Later last week, the New York-based credit card behemoth and financial services company Mastercard Inc. had reported a 28 per cent plunge in its earnings over the third quarter of the year that ended on September 30 cautioning that a recovery in cross-border transactions could be a distant dream amid a second wave of the global-scale pandemic outbreak.
Aside from that, the American multinational credit card giant and payment processor had raised an alarming bell over its volume of transaction adding that a sustained recovery would more likely to be linked to the availability of a feasible pandemic vaccine.
On top of that, Mastercard Inc., the 54-year-old credit card giant had been quoted saying that the pandemic-led blows on international travels remained significant, in particular outside Europe, while the payment processor’s remarks had largely echoed Visa Inc.’s view over the business travel which reported a 23 per cent plunge in operational profit last week.
Mastercard profit tumbles as cross-border transactions tanked
Notably, Mastercard Inc.’s quarterly earnings’ report for Q3, 2020, that was released later last week, had largely mirrored the outlook of another American credit card mogul American Express that had reported a 40 per cent plunge in quarterly profit a week earlier, while AmEx had also cautioned that the scheduled business travels might not resume in more than a year and a half.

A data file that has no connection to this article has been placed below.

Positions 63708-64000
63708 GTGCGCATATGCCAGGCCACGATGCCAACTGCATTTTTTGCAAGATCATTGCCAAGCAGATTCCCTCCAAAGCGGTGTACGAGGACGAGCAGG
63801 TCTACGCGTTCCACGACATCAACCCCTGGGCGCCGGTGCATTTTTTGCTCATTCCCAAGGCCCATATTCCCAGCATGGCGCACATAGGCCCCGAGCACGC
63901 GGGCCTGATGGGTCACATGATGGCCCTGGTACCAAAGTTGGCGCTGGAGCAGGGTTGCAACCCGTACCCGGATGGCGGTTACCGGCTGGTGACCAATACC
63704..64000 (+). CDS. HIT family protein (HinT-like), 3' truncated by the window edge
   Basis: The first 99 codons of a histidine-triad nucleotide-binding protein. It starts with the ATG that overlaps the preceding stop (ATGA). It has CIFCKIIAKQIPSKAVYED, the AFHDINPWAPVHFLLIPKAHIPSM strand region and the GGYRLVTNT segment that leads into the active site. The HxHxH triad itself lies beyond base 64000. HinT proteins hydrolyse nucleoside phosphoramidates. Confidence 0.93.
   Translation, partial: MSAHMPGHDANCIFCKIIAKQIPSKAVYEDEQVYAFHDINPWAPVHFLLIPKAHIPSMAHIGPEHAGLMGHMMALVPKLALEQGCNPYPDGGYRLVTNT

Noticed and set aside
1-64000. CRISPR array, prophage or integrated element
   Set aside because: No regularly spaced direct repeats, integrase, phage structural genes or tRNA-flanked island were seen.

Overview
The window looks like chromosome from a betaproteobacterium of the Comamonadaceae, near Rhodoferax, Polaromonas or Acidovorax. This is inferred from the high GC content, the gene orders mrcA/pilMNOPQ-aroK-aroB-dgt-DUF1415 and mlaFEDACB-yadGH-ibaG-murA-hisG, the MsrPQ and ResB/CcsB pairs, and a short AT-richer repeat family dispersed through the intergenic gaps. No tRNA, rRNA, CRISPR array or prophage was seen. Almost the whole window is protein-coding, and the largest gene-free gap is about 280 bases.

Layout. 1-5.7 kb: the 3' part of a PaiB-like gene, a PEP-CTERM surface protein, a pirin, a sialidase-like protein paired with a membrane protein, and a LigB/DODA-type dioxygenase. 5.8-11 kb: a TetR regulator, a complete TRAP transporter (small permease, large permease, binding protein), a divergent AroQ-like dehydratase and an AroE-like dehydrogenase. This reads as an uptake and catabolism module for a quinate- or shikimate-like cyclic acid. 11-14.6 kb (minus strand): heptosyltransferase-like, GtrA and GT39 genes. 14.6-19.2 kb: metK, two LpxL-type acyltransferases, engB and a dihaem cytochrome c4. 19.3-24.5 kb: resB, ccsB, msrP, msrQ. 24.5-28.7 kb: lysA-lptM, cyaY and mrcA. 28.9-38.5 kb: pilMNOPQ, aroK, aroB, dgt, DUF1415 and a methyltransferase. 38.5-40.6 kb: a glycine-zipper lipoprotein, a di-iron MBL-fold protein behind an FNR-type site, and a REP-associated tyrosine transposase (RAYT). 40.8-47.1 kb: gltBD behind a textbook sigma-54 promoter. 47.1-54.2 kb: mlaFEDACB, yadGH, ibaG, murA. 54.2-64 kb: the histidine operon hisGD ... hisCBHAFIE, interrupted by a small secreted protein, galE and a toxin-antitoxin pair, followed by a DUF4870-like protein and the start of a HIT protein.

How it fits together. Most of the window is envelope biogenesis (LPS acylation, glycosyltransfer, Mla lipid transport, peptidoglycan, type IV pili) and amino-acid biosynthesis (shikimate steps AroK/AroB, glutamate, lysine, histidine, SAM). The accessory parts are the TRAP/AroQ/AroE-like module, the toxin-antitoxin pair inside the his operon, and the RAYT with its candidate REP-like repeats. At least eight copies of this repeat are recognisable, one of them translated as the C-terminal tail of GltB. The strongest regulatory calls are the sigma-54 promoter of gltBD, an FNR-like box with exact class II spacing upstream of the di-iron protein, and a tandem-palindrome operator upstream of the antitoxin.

Aside from that, followed by the reveal of Mastercard Inc.’s Q3, 2020, earnings’ report, NYSE-listed shares’ prices of the credit card giant had reported a weekly plunge of roughly 11 per cent to $288.64.
In tandem, according to Mastercard Inc.’s Q3, 2020 earnings’ report, the New York-headquartered payment processor’s net income took a nosedive of 28 per cent to $1.5 billion or $1.51 per share, while excluding items, the credit card titan’s Q3 profit stood at $1.60 per share, widely missing a Wall Street forecast of $1.66 per share, data from Refinitiv had revealed.
Concomitantly, while the American multinational payment processor’s cross-border transactions jolted 36 per cent, the credit card tycoon’s net revenue dropped by 14 per cent to $3.8 billion, however, the company’s purchase volume rose 2 per cent.
Meanwhile, casting fresh doubts over the timeframe that the credit card giant would require to turn into profitability, Mastercard Chief Financial Officer Sachin Mehra said in a post-earnings’ conference call with the reporters, “While we believe that cross-border will ultimately recover, it will take time for people to build their confidence in the safety of travel.
We believe that is tied to the broad availability of vaccines and therapeutics, likely towards the latter part of next year. ”